“We are here today to tell the community we will not let them take away our vote,” said Madison Mayor Fred Perriman before dozens of local citizens set out on a “Votercade” through Madison on Saturday, May 8, in conjunction with 150 simultaneous, nationwide demonstrations in honor of National John Lewis Voting Rights Day of Action.
With a parade of marchers and decorated cars and bikes, Grand Marshal Pastor W.J Reid led the procession through town, as participants donned signs advocating for an updated version of the 1965 Voting Rights Act.
Before demonstrators set off from the old Morgan County Middle School through the Historic Canaan District, local leaders spoke to the crowd about the importance of protecting voting rights in the face of a wave of election reform bills cropping up across the country, which voting rights advocates claim will make it harder for people to vote, especially among minority populations and economically disadvantaged communities.
MCHS Senior Alex Williams read a letter penned by the late John Lewis, Georgia Congressman and Civil Rights icon, in 2020 before he died.
“Ordinary people with extraordinary vision can redeem the soul of America by getting in what I call good trouble, necessary trouble,” wrote Lewis. “Voting and participating in the democratic process are key. The vote is the most powerful nonviolent change agent you have in a democratic society. You must use it because it is not guaranteed. You can lose it...Though I may not be here with you, I urge you to answer the highest calling of your heart and stand up for what you truly believe. In my life I have done all I can to demonstrate that the way of peace, the way of love and nonviolence is the more excellent way. Now it is your turn to let freedom ring.”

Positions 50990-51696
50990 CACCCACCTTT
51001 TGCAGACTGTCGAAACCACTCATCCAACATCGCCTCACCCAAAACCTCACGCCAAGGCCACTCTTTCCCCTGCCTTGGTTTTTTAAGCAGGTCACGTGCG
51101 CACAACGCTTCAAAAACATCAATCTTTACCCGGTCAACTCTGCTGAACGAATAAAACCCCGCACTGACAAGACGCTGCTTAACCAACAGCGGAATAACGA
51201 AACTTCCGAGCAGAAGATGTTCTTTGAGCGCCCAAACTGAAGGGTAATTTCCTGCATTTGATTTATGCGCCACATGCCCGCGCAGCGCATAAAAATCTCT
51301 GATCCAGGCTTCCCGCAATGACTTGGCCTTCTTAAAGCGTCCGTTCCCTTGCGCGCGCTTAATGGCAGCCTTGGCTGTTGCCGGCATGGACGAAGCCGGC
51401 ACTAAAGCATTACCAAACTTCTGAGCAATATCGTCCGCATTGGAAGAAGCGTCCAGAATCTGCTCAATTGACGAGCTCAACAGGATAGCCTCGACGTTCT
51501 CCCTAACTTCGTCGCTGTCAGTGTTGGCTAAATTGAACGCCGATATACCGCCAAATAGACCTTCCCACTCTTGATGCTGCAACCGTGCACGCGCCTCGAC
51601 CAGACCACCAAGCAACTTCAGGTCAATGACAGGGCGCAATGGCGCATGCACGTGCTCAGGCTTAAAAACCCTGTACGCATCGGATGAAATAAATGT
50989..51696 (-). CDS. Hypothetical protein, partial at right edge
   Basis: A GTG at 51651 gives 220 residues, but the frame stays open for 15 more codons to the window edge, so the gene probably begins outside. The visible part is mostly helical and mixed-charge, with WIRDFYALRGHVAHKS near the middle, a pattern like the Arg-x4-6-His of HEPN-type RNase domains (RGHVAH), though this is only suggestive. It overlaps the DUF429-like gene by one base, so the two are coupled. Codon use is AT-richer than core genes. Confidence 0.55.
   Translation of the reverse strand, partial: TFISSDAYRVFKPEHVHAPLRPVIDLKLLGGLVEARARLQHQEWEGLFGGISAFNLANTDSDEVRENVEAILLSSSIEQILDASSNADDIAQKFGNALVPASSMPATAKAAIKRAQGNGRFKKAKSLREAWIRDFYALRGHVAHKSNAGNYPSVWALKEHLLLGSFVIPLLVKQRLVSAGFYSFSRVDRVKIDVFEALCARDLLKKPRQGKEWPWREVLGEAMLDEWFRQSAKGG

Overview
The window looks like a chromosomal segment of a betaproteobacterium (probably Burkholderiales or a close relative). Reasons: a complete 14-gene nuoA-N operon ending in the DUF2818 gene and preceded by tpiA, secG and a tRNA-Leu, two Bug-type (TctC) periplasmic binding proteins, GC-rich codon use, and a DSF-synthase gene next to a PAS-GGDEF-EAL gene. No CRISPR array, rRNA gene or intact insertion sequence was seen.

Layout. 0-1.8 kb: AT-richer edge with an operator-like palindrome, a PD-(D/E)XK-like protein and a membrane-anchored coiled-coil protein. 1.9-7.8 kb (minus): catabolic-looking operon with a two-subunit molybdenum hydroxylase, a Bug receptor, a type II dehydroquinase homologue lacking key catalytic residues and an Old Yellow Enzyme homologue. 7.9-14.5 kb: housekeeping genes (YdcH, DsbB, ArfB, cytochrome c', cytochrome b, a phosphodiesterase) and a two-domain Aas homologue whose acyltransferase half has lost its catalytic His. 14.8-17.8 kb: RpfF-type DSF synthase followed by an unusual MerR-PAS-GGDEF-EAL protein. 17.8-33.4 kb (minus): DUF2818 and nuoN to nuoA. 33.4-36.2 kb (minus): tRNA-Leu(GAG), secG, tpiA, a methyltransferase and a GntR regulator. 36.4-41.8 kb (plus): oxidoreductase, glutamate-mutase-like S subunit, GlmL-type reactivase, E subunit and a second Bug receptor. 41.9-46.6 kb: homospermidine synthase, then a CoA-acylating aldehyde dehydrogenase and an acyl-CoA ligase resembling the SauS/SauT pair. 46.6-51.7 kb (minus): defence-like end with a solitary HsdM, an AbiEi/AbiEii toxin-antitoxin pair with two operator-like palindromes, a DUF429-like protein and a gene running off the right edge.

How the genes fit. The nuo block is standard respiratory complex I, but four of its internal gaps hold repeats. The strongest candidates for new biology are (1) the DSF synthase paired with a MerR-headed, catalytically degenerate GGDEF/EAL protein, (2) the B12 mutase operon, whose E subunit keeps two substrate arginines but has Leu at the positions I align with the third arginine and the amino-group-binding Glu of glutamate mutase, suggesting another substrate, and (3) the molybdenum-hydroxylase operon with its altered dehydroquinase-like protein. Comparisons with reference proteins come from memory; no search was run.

Grand Marshal W.J. Reid urged the crowd to pick up the torch Lewis left for them.
“I am sure John Lewis is resting in peace with all of us out here today,” said Reid. “We are here pushing the efforts he fought for, we press on.”
Madison Mayor Fred Perriman told the crowd that the country has come a long way but still has an uphill battle ahead.
“What John Lewis stood for, we must stand for now,” said Perriman. “We are in this for the long haul to fight for justice and peace for all of mankind.”
While these demonstrations will happen nationwide, Georgia voting rights groups feel particular urgency due to the new elections reform bill signed into law by Gov. Brian Kemp earlier this year – a piece of omnibus legislation viewed as a hindrance to voting rights among voting rights activists.
Also in attendance at Saturday’s votercade, included County Commissioner Donald Harris, Madison City Councilman Eric Joyce, Morgan County NAACP President Lonnie Brown, President of the Morgan County Ministers Union Robert Terrell, and Morgan County Board of Education member Cheryl Bland. Sponsored by the Morgan County NAACP, Indivisible 10, Georgia Coalition for the People’s Agenda, and the Economic Justice Coalition.
“Voting rights advocates across the country are coming together across America to demand preservation and expansion of democracy, and ignite public support for restoring the effectiveness of the Voting Rights Act,” said Jeanne Dufort, one of the votercade organizers.